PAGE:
To be fair, and to give credit where credit is due - many of the vehicles which have pushed the fleet average economy higher were vehicles that development was started under the Bush administration. G.W.Bush did pass some fuel economy increase requirements - not all of the credit should go to Obama. Politically it does us no good to try and be too partisan. However I believe that the bigger thing is the *continuing* of these efforts, as I feel the Republican platforms were oriented towards moving backward instead of forward with regard to EVs and fuel/emissions improvements. It takes a long time to develop a new vehicle platform, some times the results are not seen for half a decade or more. Look at hybrids - they are *just now* starting to be a major part of the American vehicle landscape - after more than a decade. There are a ton of improvements in vehicle technology which will get us further, things like start-stop, ultra-capacitors, and new construction and design methods. They all take time - so unfortunately much of what Obama does in this regard will not even be relevant until after his second term has come to a close...

· EMAX (not verified) · 3 years ago

I give credit to the Obama team for the existence of Solar panels on my roof and a Ford C-Max Energi in my garage. I would not have bought the Solar panels without the federal tax credits for solar panel installation, My solar panels supply enough electricity per year to equal the electricity energy needed for my 1600 square foot ranch home as well as approximately 11,000 all electric miles of driving in this car, . Without having the solar panel "clean" energy source, along with the federal tax credit for electric cars, we probably would not have bought a Plug-in vehicle.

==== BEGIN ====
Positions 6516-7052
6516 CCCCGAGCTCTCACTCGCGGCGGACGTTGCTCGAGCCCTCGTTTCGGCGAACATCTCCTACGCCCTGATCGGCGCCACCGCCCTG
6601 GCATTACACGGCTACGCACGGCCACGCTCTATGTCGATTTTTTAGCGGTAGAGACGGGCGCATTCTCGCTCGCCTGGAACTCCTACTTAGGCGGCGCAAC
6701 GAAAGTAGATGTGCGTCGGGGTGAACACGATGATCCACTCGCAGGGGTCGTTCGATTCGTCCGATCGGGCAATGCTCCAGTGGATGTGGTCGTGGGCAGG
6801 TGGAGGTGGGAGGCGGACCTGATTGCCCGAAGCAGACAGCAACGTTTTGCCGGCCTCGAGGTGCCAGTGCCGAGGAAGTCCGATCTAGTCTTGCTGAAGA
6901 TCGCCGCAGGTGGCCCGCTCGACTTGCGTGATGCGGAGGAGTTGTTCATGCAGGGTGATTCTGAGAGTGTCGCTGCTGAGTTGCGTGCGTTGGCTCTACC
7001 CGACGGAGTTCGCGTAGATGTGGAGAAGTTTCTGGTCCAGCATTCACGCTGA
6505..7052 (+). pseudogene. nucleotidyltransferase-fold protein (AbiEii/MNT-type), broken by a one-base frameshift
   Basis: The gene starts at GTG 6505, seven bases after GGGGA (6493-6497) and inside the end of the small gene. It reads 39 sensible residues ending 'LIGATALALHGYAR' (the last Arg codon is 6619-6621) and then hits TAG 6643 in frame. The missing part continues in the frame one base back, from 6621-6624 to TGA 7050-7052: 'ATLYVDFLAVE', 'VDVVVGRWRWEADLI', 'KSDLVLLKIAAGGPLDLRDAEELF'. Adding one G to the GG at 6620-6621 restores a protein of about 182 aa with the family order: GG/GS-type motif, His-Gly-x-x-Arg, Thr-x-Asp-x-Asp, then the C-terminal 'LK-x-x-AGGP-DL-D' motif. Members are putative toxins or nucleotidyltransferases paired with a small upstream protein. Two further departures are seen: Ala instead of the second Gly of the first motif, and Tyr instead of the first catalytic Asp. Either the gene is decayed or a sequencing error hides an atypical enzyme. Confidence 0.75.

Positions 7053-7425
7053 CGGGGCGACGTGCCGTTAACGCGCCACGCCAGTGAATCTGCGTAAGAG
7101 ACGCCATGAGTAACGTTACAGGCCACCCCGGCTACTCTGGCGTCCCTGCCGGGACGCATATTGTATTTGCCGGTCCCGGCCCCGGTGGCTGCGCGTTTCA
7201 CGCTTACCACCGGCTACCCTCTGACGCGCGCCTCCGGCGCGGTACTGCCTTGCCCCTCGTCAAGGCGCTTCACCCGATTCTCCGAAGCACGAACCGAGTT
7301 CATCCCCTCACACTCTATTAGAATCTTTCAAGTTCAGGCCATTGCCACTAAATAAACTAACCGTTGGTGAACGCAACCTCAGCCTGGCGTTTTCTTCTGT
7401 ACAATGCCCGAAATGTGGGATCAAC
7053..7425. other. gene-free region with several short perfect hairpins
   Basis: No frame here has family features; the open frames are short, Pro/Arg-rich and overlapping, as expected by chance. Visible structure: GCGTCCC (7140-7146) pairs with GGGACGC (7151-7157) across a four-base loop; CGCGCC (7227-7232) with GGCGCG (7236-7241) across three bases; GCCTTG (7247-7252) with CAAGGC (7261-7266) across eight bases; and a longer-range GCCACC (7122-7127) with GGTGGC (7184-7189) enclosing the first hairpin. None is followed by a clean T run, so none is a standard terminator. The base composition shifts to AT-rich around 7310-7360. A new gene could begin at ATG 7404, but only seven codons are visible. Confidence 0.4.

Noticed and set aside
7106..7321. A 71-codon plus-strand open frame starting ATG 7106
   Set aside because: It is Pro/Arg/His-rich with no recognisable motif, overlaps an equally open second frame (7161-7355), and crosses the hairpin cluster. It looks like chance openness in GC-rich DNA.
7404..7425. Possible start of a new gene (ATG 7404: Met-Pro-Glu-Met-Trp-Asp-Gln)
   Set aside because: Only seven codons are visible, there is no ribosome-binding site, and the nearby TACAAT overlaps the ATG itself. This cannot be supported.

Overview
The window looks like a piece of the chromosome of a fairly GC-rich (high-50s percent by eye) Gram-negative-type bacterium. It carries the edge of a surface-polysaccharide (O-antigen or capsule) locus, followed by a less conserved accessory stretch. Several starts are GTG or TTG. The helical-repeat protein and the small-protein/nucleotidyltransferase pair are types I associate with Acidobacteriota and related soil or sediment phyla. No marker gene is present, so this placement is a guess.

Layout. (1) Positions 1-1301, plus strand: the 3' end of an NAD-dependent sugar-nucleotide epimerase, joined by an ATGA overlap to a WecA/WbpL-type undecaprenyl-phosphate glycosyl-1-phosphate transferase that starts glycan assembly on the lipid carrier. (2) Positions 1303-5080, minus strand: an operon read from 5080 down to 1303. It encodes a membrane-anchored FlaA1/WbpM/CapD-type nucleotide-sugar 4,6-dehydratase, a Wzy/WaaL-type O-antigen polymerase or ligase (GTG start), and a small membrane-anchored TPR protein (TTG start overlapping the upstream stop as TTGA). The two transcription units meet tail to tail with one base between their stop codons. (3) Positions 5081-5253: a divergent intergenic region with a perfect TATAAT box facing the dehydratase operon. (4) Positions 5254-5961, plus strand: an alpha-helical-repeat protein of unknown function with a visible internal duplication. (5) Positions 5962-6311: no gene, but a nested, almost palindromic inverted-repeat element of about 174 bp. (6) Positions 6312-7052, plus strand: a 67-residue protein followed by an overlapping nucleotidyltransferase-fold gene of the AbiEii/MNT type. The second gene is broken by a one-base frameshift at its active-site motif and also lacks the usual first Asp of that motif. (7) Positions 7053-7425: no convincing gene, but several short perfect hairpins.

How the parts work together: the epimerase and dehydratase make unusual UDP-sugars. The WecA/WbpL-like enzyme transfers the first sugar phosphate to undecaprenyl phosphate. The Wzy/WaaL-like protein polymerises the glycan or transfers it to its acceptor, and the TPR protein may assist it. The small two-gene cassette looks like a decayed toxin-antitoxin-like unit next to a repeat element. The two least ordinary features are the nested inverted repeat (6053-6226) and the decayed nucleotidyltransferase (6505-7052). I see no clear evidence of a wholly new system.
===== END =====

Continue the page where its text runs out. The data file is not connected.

Without a clean energy source I probably would have gone with a gas/electric hybrid vehicle since Michigan's dirty coal electricity production doesn't equate to less pollution for an all electric vehicle vs. a hybrid gasoline vehicle like the Prius.

Also, the decision to buy a plug-in was based on a cost comparison with a compact gasoline engine powered car. The C-Max Energii, including assumptions of keeping the vehicle for 11 years, $4.00/gallon gasoline, $0.123/KWh electricity, and driving it 11K miles electric/year and 7K miles hybrid gas/electric/year, The federal tax credit on this vehicle was a significant reason why the operating cost was approximately $0.32/mile average over the 11 year assumed life of the vehicle. which was only a fraction of a cent higher than the Toyota Corolla to which I compared it.

So Obama made it happen for us.

It was very disappointing to see Michigan's proposal 3, the proposal requiring the state to produce its energy using 25% renewable energy sources by 2025, go down in flames in yesterday's election. A missed opportunity to make an urgently needed shift away from burning fossil fuels. :(

· · 3 years ago


Congrats on the C-Max Energi. I can't wait to read some real-world experience about them (is 20 miles electric realistic, or is it like the Leaf's "100" miles? Does it, like the Volt, turn on the engine for heat when the temperature gets too low? etc), let alone get a chance to drive one myself. Also, congrats on the solar panels. Solar + EV is a wonderful (and powerful) combination!

I would like to point out, however, that the tax credit you cite as your enabler was signed into law in 2006. That, too, was under George W. Bush, not Obama. Obama simply didn't remove it form the books.

· · 3 years ago